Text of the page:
Postpartum Tips and Other Things You Should Know


I’ve read a lot of articles about postpartum tips. As a pregnant mommy it’s one of the major things you feel like you need to know. The postpartum journey is super important! Having gone through it twice, there are a few unique tips that I don’t remember seeing often, if at all, and so I’d like to share them with you since knowing them beforehand would have been majorly helpful. Here are some Postpartum Tips and Other Things You Should Know.

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Postpartum Tips and Other Things You Should Know

If you’ve researched postpartum healing and what to expect, you already know a bit about what’s ahead. You likely have a general idea of what takes place.

There are a few postpartum facts you may not know, however, and some tips you may haven’t thought about. That’s what I’m going to share with you.

Postpartum Tips and Other Things You Should Know

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1: Contractions After Childbirth

Once you push baby out the relief is instantaneous. You can feel an immediate difference afterward. Then comes the afterbirth, accompanied by a contraction.

It’s much easier than pushing out baby, and you’re already so emotional and over the moon as you meet your little that you’ll likely not be paying all that much attention.

But that’s not the end of contractions. It would be so nice if it were, but your uterus has to contract to heal, and begin shrinking down to its original size.

What you may not know is that breastfeeding your baby triggers those contractions.

But it doesn’t feel amazing. It feels like contractions. If you’re not ready it can be brutally disappointing. Here you thought you were done with all that pain and hard work and now you’re feeling more contractions?

This is why you need to be aware. It can be pretty uncomfortable, and being taken by surprise while you and Baby bond during breastfeeding is a rude interruption.

Note: The contractions can be more intense with your second baby on than with your first.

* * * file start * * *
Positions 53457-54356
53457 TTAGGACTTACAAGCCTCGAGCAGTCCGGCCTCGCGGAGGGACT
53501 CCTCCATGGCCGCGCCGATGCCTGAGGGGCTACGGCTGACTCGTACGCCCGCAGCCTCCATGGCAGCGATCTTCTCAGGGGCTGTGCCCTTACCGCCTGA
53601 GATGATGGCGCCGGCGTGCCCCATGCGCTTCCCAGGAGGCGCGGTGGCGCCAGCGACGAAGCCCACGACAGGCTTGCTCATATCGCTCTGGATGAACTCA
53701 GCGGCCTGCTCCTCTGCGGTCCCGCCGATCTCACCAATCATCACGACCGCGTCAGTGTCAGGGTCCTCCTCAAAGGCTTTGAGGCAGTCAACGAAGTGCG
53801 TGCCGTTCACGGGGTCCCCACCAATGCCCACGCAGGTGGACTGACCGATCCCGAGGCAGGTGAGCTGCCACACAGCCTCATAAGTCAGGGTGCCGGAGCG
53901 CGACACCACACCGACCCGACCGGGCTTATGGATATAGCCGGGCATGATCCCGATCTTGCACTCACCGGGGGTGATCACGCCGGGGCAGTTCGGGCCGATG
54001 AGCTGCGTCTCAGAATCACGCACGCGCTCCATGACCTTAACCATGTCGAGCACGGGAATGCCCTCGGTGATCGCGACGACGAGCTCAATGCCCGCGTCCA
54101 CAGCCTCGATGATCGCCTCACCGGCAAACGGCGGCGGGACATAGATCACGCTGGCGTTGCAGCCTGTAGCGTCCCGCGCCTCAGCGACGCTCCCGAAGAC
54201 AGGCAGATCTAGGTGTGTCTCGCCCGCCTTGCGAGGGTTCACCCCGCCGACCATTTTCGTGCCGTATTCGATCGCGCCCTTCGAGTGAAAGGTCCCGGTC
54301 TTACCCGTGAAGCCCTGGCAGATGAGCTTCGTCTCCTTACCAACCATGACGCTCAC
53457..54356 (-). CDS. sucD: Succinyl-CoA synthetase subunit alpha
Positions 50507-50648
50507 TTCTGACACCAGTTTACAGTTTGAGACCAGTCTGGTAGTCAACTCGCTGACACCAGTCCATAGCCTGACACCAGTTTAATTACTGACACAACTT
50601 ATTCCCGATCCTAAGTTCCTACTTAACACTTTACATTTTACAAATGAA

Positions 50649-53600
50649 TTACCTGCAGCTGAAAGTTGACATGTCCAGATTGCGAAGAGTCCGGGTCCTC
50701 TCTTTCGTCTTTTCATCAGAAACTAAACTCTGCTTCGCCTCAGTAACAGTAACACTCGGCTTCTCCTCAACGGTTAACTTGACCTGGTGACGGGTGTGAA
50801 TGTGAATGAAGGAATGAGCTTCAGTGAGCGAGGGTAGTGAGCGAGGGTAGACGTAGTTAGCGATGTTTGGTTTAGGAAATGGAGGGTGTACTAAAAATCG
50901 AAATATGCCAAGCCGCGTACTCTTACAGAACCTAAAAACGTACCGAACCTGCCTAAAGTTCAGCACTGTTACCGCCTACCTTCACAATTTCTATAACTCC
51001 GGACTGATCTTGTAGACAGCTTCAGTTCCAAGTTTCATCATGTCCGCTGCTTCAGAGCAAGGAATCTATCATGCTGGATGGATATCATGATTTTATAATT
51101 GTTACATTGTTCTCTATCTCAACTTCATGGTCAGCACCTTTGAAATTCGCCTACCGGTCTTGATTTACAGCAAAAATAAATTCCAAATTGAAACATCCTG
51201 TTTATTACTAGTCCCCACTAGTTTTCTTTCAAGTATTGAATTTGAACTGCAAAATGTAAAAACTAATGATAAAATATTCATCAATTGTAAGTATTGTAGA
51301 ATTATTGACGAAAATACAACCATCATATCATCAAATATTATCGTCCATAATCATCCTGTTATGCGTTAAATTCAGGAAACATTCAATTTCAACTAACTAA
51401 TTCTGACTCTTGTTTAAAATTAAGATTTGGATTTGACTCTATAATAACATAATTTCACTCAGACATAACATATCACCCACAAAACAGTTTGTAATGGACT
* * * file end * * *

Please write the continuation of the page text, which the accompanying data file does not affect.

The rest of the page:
Now, on down to the trick to help you out with these contractions!

Uterine Massage

How I adore the nurse that shared this trick with me when my second son was born!

If only I’d known this with my first! This tip was an amazing help!

Remember those contractions I said you’d get while breastfeeding? Well, there is something you can do about it.

About 2 minutes before you nurse, massage your uterus for a few minutes. It’s a little tender but the benefits are worth it!

Massaging your uterus before nursing will make the contractions feel less like labor and more like menstrual cramps.

It works! And I owe that nurse a present for that invaluable tip!

2: Postpartum Belly

You may already be aware of this, but if you aren’t it can be quite a surprise to see.

Expect to still look 5-6 months pregnant after giving birth.

It’s disappointing, I know. But your body has done a lot of shifting around to make room for Baby, and your uterus has grown quite a bit. It doesn’t all go away immediately after giving birth.

It can take anywhere from weeks to months for your tummy to go back down.

Don’t be hard on yourself. Give yourself time to heal.

Make sure your pajamas and what you pack to wear home from the hospital is sized to fit at 5-6 months pregnant.

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3: Postpartum Restrictions

If you have a c-section, you’ll have a lot more restrictions and it’s non-negotiable.

But for those of you who have a vaginal delivery, the bounce-back time will feel much shorter. The healing is faster and after getting that baby out you’ll feel so much relief.

You need to be careful.